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In the Scandinavian mountains, there is a strong effect of orographic precipitation. The west receives far more precipitation than the east. This difference can be a factor 5 or more in some places.

But when I observe the locations of glaciers, they seem to be mostly on the eastern side. An example can be found by studying the Norwegian topographic map near Narvik. Almost all the glaciers, on Rienatčohkka, Storsteinsfjellet, Ristačohkka, and others, are on the east side of the mountains, while the west side is mostly bare. If the precipitation is orographic, shouldn't it fall on the west side? Then why is the east side more glaciated? Is this a typical effect, or is there a strange situation locally?

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  • $\begingroup$ Have you looked into wind-shadow? The snow might be transported by storms onto the lee side, where it is then deposited and forms glaciers. $\endgroup$ – tobias47n9e Apr 30 '14 at 8:38
  • $\begingroup$ @ Gerrit just to clarify, When you say "orographic precipitation" is there an implication of Foehn being made? $\endgroup$ – Siv May 1 '14 at 23:47
  • $\begingroup$ @Siv No, I just mean precipitation induced by topography (forced convection). $\endgroup$ – gerrit May 1 '14 at 23:55
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The key is with wind-drifting. The predominant westerlies cause snow to drift into protected places. We should perhaps recall that glaciers exist because they are essentially snow-catchers in a landscape that is sufficiently suitable for some of the snow to survive the summer melt period. The drifting and depositing of snow on the eastern side of mountains thus favours formation of glaciers in such locations. If you take a trip using Google Earth into the Swedish mountains to the East of the area you describe you will see that glaciers are also in north and south-trending valleys where of course they catch snow for the same reason. In this case it is the larger scale geomorphology that dictates the location and direction of glaciers. The latter implies that a glacier is not just formed in the lee direction of the predominant wind direction but also requires a suitable landscape geomorphology which affects the location of where the glacier forms.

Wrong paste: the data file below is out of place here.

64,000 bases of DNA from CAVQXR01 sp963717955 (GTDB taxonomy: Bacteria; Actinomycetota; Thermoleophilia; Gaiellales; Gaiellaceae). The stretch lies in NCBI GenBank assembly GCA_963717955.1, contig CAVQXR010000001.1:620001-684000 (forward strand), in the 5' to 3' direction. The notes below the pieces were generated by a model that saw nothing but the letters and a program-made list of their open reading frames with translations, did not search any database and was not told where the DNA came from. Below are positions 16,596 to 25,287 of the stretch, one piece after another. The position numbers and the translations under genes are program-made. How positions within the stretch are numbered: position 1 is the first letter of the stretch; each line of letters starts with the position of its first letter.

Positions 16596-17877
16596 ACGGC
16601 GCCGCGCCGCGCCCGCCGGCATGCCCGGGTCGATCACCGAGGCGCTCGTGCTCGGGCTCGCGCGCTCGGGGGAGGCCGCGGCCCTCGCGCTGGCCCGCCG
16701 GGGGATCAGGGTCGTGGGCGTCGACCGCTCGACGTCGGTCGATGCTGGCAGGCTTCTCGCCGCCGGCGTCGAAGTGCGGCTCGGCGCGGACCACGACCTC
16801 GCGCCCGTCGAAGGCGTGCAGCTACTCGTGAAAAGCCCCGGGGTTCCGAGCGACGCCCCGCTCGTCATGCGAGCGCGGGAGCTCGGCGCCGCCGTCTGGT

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Assuming that your observation hasn't mistakenly included temporary snowfields, glaciers, like other forms of water, will take the path of least resistance and will certainly be directed by local geology. Weak strata, faulting type and orientation, and jointing all work to dictate erosional patterns up to the point that they erase them entirely.

I suspect that your observation of "glaciers" only on the east side of these mountains is merely an artifact of (very) local geological structure. In fact, based on this recently constructed glacier flow map of southern Norway 13,000 YBP, one would be hard pressed to claim an overall preferential pattern of glacier position and movement.

enter image description here

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  • $\begingroup$ Isn't even a situation where all directions are equally likely counterintuitive if by far most snowfall falls on the western side? $\endgroup$ – gerrit Mar 25 '17 at 23:47

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